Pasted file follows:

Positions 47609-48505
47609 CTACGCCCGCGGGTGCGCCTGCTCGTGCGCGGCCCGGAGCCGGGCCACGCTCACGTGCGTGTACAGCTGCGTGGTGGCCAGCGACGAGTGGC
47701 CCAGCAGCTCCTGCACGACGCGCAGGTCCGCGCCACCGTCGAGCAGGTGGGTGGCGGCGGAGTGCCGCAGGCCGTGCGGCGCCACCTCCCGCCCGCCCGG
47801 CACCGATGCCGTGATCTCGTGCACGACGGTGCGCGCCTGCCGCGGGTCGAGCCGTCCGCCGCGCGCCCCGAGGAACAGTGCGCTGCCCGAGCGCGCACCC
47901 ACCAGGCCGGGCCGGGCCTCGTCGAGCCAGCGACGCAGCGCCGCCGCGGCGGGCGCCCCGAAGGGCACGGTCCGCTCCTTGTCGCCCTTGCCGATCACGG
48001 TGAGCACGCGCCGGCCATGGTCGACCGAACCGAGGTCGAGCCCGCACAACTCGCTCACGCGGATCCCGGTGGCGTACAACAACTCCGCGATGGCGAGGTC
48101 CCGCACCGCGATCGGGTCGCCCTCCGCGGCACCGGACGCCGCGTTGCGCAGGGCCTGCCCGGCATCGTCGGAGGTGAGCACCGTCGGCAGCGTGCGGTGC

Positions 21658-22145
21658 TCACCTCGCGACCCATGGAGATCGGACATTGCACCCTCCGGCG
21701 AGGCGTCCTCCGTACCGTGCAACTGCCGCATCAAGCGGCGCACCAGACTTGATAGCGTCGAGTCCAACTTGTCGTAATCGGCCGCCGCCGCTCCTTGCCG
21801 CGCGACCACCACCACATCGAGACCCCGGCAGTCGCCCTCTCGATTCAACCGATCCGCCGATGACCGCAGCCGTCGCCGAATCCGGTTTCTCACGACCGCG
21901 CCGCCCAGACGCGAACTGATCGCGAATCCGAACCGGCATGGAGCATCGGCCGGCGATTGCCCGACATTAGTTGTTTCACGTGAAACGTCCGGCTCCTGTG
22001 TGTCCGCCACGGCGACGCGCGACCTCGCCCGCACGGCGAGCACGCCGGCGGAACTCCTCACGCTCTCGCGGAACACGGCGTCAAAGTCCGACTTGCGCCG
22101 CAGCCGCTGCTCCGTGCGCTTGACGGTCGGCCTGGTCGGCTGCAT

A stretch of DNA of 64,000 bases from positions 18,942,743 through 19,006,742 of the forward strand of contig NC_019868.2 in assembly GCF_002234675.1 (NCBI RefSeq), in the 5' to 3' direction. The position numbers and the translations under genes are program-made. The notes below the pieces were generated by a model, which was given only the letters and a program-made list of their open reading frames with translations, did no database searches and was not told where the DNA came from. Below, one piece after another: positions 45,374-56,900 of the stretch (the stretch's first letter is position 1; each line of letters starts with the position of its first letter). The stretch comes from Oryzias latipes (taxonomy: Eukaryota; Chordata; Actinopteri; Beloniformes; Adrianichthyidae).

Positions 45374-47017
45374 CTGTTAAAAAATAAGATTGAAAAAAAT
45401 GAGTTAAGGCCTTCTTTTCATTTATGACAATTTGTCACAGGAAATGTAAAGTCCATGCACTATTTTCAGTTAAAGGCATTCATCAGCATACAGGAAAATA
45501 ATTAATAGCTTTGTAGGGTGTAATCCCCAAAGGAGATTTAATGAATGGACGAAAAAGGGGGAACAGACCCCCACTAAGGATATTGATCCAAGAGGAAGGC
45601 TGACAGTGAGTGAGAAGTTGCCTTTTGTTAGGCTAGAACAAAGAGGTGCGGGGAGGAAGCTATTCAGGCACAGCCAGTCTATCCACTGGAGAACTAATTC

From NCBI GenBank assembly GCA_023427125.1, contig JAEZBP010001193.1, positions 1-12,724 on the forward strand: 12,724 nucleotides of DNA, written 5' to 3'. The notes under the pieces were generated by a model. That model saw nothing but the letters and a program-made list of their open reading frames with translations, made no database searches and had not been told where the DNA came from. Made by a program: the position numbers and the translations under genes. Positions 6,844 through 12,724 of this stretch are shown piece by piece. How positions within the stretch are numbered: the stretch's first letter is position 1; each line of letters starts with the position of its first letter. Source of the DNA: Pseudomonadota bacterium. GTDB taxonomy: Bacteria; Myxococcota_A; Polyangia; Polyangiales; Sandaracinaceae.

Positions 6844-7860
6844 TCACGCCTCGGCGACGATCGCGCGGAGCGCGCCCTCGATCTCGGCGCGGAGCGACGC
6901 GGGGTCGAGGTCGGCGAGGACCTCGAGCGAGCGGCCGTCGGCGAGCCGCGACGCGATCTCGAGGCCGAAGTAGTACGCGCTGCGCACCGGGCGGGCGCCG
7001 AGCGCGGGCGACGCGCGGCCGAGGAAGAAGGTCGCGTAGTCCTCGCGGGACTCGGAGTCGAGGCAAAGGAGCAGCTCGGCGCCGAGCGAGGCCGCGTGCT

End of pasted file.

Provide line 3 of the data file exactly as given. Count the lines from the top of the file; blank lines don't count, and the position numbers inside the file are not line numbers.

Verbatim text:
47701 CCAGCAGCTCCTGCACGACGCGCAGGTCCGCGCCACCGTCGAGCAGGTGGGTGGCGGCGGAGTGCCGCAGGCCGTGCGGCGCCACCTCCCGCCCGCCCGG